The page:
Since the dawn of human civilization man has been developing new tools, a cellular phone is one such, portable electronic device. They are now affordable, easy to use, comfortable and equipped with almost every latest feature we desire such as a calculator, internet, social media, games, camera, and many more. With recent advances in the source of information and social media apps, cellular phones have become an indispensable accessory in social and professional life (Pal et al., 2015). In less than 20 years, cellular phones have gone from being rare and expensive pieces of equipment used primarily by business elite to pervasive low-cost personal item (Ekrakene and Igeleke, 2007). The electromagnetic radiation emitted from phones and base stations has a threat to lives because the electromagnetic radiation has been reported to alter the electric activity of the brain causing sleeplessness, headache, malaise, memory retentiveness, and low sperm quality (World health organization, 2014). Cellular phones are now being used almost everywhere; whether it be the dining table, the kitchen, a restaurant, the gym, or even the toilet resulting in continues exposure of cellular phones to different types of microorganisms. Being an electronic gadget, cellular phones are seldom cleaned. All these factors and the heat generated by cellular phones, has been considered as the major contributors to the harboring of microbes on the device at alarming levels (Al-Ghamdi et al., 2011; Brady et al., 2011). Many microbes are resistant to desiccation and can persist on phone surfaces for weeks and daily contact with the face, ears, and hands may pose a direct health risk of getting an infection from cellular phones infested with microbes (Cosgrove et al., 2007; Chaibenjawong and Foster, 2011).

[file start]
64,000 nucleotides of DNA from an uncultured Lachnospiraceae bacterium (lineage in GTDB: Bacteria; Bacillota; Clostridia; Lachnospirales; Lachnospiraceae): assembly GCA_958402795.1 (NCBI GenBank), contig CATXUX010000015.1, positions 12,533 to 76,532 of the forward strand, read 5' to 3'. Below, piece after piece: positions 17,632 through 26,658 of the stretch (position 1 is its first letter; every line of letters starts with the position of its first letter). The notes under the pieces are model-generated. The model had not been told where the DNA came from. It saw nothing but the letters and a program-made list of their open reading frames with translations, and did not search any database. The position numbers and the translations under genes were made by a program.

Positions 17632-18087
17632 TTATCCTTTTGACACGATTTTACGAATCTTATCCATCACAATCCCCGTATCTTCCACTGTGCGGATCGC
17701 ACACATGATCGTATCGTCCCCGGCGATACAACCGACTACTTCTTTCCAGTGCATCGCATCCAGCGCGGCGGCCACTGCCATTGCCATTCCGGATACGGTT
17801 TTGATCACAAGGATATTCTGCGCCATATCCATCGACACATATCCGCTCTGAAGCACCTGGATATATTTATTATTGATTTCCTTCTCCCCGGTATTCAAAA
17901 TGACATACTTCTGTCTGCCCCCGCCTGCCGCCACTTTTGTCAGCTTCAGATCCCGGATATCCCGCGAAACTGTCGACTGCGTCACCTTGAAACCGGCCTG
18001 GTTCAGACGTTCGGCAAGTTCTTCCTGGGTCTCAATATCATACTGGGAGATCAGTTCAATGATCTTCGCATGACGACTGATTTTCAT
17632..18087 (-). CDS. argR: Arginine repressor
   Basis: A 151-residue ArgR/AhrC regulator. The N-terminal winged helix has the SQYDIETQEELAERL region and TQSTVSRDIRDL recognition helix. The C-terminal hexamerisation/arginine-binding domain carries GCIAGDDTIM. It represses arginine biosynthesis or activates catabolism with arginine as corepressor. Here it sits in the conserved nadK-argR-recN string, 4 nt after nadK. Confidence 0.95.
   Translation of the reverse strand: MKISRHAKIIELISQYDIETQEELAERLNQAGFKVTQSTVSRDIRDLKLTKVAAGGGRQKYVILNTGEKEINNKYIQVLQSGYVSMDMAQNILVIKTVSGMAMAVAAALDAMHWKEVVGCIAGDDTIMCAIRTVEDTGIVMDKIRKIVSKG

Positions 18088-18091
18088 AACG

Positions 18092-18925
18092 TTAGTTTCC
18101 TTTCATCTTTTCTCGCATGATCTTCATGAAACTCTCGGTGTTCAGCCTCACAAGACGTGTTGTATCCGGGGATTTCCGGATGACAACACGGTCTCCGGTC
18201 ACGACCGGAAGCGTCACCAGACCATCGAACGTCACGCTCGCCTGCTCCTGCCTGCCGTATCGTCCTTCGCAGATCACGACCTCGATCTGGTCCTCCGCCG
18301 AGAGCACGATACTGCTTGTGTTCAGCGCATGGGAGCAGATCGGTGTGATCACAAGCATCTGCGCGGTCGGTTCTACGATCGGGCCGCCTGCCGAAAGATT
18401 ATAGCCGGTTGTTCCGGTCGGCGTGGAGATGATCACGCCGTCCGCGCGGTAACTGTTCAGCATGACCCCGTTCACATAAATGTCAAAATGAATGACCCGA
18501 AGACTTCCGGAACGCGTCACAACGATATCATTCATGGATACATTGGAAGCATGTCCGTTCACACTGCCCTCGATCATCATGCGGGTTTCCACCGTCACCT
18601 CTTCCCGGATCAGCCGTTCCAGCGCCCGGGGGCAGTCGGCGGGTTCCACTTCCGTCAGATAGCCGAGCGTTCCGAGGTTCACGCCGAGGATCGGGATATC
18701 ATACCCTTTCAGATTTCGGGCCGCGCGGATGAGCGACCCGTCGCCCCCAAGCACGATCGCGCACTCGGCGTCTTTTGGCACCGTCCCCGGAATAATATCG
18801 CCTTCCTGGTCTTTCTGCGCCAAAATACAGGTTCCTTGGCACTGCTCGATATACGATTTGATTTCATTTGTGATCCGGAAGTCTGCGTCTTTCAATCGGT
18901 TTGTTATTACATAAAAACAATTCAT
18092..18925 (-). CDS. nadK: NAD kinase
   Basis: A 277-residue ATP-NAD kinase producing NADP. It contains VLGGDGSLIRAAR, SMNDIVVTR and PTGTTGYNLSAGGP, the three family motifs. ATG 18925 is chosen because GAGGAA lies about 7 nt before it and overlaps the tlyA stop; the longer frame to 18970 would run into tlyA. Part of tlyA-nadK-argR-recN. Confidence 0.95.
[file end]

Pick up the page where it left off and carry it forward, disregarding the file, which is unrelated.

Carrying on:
Colonization of bacteria has been observed on cellular phones resulting in a possible spread of nosocomial infections due to frequent contact (Ulger et al., 2009; Beckstrom et al., 2013). Majority of the microbial communities recovered from the cellular phones are similar to their owner’s hands or other body parts (Ulger et al., 2009; Brady et al., 2011; Beckstrom et al., 2013; Kiedrowski et al., 2013; Meadow et al., 2014). Based on the potential to spread the infections cellular phones have been considered as “Trojan horses” for pathogenic infection (Walia et al., 2014). Application of sound personal hygiene could check the microbial load on cellular phones and thus prevent the possible disease transmission through cellular phones. It is obvious that the majority of the microorganisms on cellular phone surfaces represent a transient population, which might get away by just slight rubbing of the surface of cellular phones (Rahi et al., 2018). However, it is also well known that several microorganisms can colonize non-living and inert substrates by forming biofilms. In addition to this, surfaces of cellular phones also get greasy and sticky by handling them with unclean hands. These sticky and greasy surfaces might allow colonization of diverse microorganisms. At the same time, the environment in which the individual lives and work may also influence the microbial diversity of cellular phones. Until now, most of the studies on cellular phone microorganisms were performed on the health-care workers targeting the survey of the pathogenic microorganism (Ulger et al., 2009; Brady et al., 2011; Beckstrom et al., 2013). In this study, we tried to generate basic information on the diversity of microorganisms colonizing cellular phones of individuals working under different environments other than clinical setups.